• Pete Kempshall - Sound and Fury
  • Chris Large - One Night at the Cherry
  • Penelope Love - Be Good Sweet Maid
  • Nicole Murphy - The Black Star Killer
  • Brian G. Ross - Hard Boiled

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Ticonderoga book bundles

Hat tip to Sean Williams for mentioning this Ticonderoga Bundle going cheap on Indie Books Online.  Note they are all limited editions, selling at nearly half price.  Almost all have won awards or have been heavily nominated.

You can peruse the material sourced from the Indie Books Online below or head straight over their via this link Ticonderoga Bundle.



The Workers' Paradise - Limited Edition
Edited by Russell B. Farr and Nick Evans

In this anthology, Australia's finest speculative writers imagine what the future holds for the Australian worker.

Nominated for 2 Ditmar Awards:
"His Lipstick Minx", Kaaron Warren, Best Short Story
Best Collected Work



Fantastic Wonder Stories - Limited Edition
Edited by Russell B. Farr

The ambitious first anthology from Ticonderoga Publications. Featuring stories from some of Australia's rising stars and a handful of contributions from respected veterans, this anthology marks the publisher's 10th Anniversary.

Winner Aurealis Awards 2007
"A Scar for Leida", Deborah Biancotti, Best Young Adult Short Story

Nominated for 2 Ditmar Awards:
"A Scar for Leida", Deborah Biancotti, Best Short Story Best Collected Work

Nominated for the Australian Shadows Award:
"There Was Darkness", Martin Livings

Nominated for 5 Aurealis Awards:
"Lonely as life", Simon Brown, Best Science Fiction Short Story
"Arctica", Cat Sparks, Best Science Fiction Short Story
"A Scar for Leida", Deborah Biancotti, Best Young Adult Short Story
"Yamabushi Kaidan and the Smoke Dragon", Shane Jiraiya Cummings, Best Young Adult Short Story,"Cast Off", Tracey Rolfe, Best Young Adult Short Story

Troy - Limited EditionTroy - Limited Edition
Simon Brown

Ten stories. One legend.
Diomedes, Paris, Helen, Achilles, Agamemnon, Cassandra and Odysseus all feature in this collection of Simon Brown's acclaimed "Troy stories".

Since the early 1980s Simon Brown has engaged readers with a series of alternate takes on the Trojan War. "Love and Paris", "Imagining Ajax", "Why My Wife Left Me, and Other Stories, by Diomedes" and the brilliant "The Masque of Agamemnon" are collected here for the first time, alongside lesser known tales and the original novella, "The cup of Nestor".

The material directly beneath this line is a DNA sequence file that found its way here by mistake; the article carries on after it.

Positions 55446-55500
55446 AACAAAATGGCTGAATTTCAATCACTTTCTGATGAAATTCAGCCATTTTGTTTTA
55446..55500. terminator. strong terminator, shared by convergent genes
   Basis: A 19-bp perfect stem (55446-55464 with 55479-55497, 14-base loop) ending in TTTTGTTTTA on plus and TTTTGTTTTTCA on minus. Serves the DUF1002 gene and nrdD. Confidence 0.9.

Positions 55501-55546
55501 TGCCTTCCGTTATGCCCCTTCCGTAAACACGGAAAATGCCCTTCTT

Collection features an introduction by Garth Nix, author of Sabriel, Abhorsen and the Keys to the Kingdom series.

Magic Dirt: the Best of Sean Williams - Limited EditionMagic Dirt: the Best of Sean Williams - Limited Edition
Sean Williams

Over 132,000 words of the best fiction by best-selling writer Sean Williams.




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Mar 15, 2012

NecroScope Closes

necroscope_FBThe news came out Monday that Necroscope, the Australian Zombie Review Blog had closed:

NecroScope Closes: It is with great regret that we announce the official closure of NecroScope: the Australian Zombie Review Blog.
Unfortunately, of late, the various personal commitments of the staff and management of NecroScope have precluded the regular updating of the site, despite the constant (and...

I am not a Zombie Fanatic, but I enjoy a good zombie film, Undead, the Australian title and Shaun of the Dead come immediately to mind.  But every time a site like this falls by the wayside it’s a little sad.  These are Fan run things by girls and guys like me who do it for the fun, who provide entertaining Free content a review or a heads up.  It’s largely a thankless job but its one that adds value to the community

Vale NecroScope.

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Mar 14, 2012

The Twelve Planets are aligning

12pp-newpink-webLG (1)Twelfth Planet Press informs us that:

…author Deborah Kalin has joined the Twelve Planets series with a collection featuring her beautifully horrific story, “Wages of Honey”. One of our authors has had to bow out of the project, but we count ourselves lucky to be able to include Deborah’s extraordinary stories.

Sad to hear that someone has had to bow out but the great thing about female talent in Speculative Fiction in Australia is that we have plenty of depth.
I have a couple of Deborah’s books in my review tower1, and will hopefully get to interview her in the near future.
Deborah Who?
Deborah Kalin (pronounced KAY l’n) is an Australian author based in Melbourne. She’s had a duology, Shadow Queen and Shadow Bound, published by Allen and Unwin. Checkout Booktopia for ebook and papeback versions.
Aurealis magazne described her as: 
“striking, infuriating, endlessly surprising and wonderfully disturbing”
She can be found inhabiting her website here or under the cunning disguise of @debkalin on Twitter. 

1.In the interest of truth it long ago ceased being a pile